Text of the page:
Prediction: Bitcoin is a zombie as a currency
“In case you haven’t heard, Bitcoin is the sexiest thing on the world currency scene. If The Da Vinci Code knocked up World of Warcraft, Bitcoin would be their baby – and Alex Jones its nanny. Supermodels will literally eat out of your hand once you flash some BTC at KFC. Except, you can’t…yet. Or likely, ever. Here are my thoughts on why Bitcoin is a zombie dressed up like Paul Revere – with one tiny hope of reanimation.”
What Happened: Not a currency
R.I.P., Bitcoin. It’s Time to Move On. – Washington Post
Bitcoin Is a Delusion That Could Conquer the World, The Atlantic
“bitcoin appears to have flopped as a mass-market currency”
Prediction 1: Government Can Shut It Down
- It’s marginally legal.
- It’s easy to shut down.
What Happened: Global Government Crackdowns
Finance minster Arun Jaitley, in his budget speech today (Feb. 01), stated that the government will do everything to discontinue the use of bitcoin and other virtual currencies in India. He reiterated that India does not recognise them as legal tender and will instead encourage blockchain technology in payment systems.
The court ordered Coinbase to provide taxpayer ID, name, birth date, address, and historical transaction records for certain higher-transacting customers during the 2013-2015 period.
Prediction 2: Instability does not a currency make.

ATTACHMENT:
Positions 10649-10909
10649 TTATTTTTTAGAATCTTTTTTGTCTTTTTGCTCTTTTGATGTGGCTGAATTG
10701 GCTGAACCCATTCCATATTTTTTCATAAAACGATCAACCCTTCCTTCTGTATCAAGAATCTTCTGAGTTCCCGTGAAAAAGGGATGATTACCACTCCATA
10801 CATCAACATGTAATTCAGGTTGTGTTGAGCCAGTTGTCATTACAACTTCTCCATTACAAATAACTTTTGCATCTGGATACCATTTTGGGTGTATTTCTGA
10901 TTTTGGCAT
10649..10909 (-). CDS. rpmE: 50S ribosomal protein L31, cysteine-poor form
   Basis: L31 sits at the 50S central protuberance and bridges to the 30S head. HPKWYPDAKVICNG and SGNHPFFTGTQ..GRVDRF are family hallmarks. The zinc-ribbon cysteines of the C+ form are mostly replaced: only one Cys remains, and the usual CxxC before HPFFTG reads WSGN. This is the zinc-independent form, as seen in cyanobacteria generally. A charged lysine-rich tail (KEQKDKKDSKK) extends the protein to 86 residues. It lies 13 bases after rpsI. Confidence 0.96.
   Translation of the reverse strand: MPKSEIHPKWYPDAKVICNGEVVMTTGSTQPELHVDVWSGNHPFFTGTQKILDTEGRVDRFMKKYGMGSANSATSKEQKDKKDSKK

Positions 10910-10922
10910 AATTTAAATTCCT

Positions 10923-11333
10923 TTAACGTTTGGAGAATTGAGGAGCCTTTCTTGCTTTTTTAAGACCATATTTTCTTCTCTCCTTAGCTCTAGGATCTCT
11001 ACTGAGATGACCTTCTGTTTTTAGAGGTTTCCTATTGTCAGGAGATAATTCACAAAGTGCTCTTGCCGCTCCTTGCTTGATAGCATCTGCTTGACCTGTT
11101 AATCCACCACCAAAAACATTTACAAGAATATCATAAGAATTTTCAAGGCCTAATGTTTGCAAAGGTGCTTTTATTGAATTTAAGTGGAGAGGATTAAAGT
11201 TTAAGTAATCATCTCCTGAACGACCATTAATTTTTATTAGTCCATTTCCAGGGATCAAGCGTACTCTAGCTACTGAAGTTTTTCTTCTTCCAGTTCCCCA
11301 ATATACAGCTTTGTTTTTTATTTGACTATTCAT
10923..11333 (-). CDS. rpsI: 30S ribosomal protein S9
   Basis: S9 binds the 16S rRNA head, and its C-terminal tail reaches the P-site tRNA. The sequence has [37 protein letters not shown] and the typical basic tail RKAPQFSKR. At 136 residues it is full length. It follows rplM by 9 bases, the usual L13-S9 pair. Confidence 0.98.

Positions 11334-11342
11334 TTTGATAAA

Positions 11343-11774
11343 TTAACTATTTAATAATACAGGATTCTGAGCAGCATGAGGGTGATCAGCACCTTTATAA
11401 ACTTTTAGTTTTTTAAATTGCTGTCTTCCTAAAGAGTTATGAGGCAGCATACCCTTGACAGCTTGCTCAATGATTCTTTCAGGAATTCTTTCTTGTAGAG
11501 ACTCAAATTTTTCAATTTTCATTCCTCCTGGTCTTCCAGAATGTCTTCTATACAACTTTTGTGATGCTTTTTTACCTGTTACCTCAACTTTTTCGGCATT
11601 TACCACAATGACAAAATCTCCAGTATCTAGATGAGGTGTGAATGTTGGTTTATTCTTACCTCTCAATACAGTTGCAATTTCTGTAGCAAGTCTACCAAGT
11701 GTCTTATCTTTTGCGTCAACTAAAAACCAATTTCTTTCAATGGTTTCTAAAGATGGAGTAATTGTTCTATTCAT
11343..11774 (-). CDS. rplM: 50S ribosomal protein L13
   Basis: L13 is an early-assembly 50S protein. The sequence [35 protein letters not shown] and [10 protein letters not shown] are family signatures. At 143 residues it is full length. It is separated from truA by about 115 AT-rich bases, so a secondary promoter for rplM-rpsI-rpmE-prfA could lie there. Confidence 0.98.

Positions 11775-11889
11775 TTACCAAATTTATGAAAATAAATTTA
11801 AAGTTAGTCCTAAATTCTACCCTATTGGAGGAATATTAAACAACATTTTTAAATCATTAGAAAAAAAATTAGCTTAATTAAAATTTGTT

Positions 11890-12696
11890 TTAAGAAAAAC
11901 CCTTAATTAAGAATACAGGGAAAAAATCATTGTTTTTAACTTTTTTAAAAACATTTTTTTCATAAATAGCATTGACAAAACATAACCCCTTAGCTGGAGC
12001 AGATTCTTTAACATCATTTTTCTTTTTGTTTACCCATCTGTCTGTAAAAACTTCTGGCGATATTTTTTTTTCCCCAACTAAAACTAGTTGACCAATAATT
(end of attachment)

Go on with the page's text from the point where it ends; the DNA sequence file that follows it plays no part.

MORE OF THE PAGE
3. It fluctuates wildly. That’s great for speculators but terrible for commerce…in a world built for dollars. If Macy’s accepted Bitcoin, your 1Bc jacket might deduct either $80 or $150 from your account. Jersey housewives are less volatile.
8. Benefits to merchants are marginal. Bitcoin evangelists argue that Bitcoin is cheaper to accept and process than credit cards. Not really. To compete, Bitcoin would need to have chargebacks, customer service, transaction processing, system development/maintenance, and rewards. Factor in all those costs plus a small profit and the economics start to look almost exactly like those of credit cards.
What Happened: Too volatile to use, even by early believers
Who really owns bitcoin now? (FT), Jun 2018
Chainalysis notes that the “vast majority” of transactions it analysed showed bitcoin being received from exchanges and rarely sent to merchant services to pay for goods or services.
“Speculation remains the primary use case for these digital assets; merchant or institutional adoption does not appear to be a primary driver of price,” says Preston Byrne, an English structured finance lawyer and cryptocurrency observer.
Economists define a currency as something that can be at once a medium of exchange, a store of value and a unit of account. Lack of adoption and loads of volatility mean that cryptocurrencies satisfy none of those criteria.